…. Palmer Amaranth, Tall Waterhemp, and Giant Ragweed …. they’re among the worst invaders in a farmer’s soybean fields—prolific weeds that …. depress our yields, and resist many forms of herbicide.
The good news is that now we have a tool to better control them. It comes in the form of a soybean that resists dicamba, a traditional crop-protection product.
As I drive around Iowa, I can tell which soybean fields take advantage of this product. They look clean and healthy. The ones that don’t use dicamba, by contrast, are showing major weed escapes.
Unfortunately, dicamba has become controversial …. dicamba can drift away from targeted fields full of weeds and settle onto other fields, damaging legitimate crops. As you can imagine, this gets complicated if one farmer’s dicamba floats onto another farmer’s property.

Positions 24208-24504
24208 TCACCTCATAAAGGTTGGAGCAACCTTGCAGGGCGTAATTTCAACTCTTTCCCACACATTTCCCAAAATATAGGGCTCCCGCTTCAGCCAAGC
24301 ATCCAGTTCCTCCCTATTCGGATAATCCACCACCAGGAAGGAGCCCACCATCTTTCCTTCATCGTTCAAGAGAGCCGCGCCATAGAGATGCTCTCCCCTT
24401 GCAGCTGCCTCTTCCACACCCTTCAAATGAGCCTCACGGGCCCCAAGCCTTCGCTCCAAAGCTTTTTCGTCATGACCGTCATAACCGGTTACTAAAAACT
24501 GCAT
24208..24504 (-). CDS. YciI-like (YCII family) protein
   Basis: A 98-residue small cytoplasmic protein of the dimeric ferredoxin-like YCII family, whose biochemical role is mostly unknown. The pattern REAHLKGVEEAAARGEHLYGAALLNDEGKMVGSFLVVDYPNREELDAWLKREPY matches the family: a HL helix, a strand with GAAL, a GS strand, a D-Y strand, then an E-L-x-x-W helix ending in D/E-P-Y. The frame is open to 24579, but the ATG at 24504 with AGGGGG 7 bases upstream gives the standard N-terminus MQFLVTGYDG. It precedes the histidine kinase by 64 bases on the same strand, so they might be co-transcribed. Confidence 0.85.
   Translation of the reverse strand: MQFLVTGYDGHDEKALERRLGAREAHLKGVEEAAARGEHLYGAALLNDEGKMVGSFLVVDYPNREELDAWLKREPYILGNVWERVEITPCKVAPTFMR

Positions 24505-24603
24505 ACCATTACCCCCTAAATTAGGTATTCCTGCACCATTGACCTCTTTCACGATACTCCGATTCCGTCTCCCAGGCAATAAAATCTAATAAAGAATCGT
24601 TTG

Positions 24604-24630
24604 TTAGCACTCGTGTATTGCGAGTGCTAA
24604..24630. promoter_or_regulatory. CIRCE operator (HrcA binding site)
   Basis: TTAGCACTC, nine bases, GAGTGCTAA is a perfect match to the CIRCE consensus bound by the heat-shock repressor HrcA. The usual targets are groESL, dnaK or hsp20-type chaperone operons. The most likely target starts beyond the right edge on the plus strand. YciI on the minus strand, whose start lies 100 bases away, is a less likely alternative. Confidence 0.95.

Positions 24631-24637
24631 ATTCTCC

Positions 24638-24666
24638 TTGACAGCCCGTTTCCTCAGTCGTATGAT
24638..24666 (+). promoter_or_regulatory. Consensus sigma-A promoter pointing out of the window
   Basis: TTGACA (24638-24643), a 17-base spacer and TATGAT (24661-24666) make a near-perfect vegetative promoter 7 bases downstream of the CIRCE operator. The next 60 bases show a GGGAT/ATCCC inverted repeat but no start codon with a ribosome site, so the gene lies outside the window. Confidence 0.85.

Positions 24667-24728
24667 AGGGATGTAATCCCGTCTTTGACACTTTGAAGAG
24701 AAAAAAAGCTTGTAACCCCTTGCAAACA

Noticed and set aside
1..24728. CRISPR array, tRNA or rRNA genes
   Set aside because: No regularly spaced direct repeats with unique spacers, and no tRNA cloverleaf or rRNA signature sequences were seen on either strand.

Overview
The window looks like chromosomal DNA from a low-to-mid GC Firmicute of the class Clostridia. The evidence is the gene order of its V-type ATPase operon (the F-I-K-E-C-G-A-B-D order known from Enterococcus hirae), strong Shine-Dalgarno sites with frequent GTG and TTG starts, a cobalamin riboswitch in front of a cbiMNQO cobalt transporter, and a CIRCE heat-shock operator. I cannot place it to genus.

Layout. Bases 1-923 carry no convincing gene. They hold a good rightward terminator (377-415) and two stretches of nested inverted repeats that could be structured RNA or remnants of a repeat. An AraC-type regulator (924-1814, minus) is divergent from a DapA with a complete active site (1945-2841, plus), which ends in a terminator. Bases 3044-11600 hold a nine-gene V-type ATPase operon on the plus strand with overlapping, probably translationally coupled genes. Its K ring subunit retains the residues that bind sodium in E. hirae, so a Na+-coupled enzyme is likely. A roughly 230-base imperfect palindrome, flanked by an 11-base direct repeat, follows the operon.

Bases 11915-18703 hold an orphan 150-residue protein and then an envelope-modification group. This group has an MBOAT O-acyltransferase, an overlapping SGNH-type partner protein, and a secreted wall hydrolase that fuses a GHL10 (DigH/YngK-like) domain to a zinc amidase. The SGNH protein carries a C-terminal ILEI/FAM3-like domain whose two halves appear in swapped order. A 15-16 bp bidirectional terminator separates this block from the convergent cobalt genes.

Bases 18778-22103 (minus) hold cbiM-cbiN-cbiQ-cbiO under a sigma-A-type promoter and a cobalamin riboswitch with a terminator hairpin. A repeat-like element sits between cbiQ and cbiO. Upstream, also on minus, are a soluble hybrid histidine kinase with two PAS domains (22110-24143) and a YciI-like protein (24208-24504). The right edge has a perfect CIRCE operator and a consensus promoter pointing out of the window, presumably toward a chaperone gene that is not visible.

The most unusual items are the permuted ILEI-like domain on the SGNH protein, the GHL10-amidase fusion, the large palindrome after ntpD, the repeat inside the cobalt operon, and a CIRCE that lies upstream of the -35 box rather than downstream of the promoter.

The ultimate solution is simple: Read the instructions and follow the label …. Farmers who study the label and follow its rules will use dicamba well. Those who ignore the label will run the risk of causing a needless problem.
Because of this, a number of people are calling for the EPA to deny dicamba’s re-registration for 2019.
That would be a big mistake. This technology [allows] farmers to grow more food on less land. It keeps consumer prices low and allows us to conserve our wild spaces.
Read full, original article: Opinion: Making the Case for Dicamba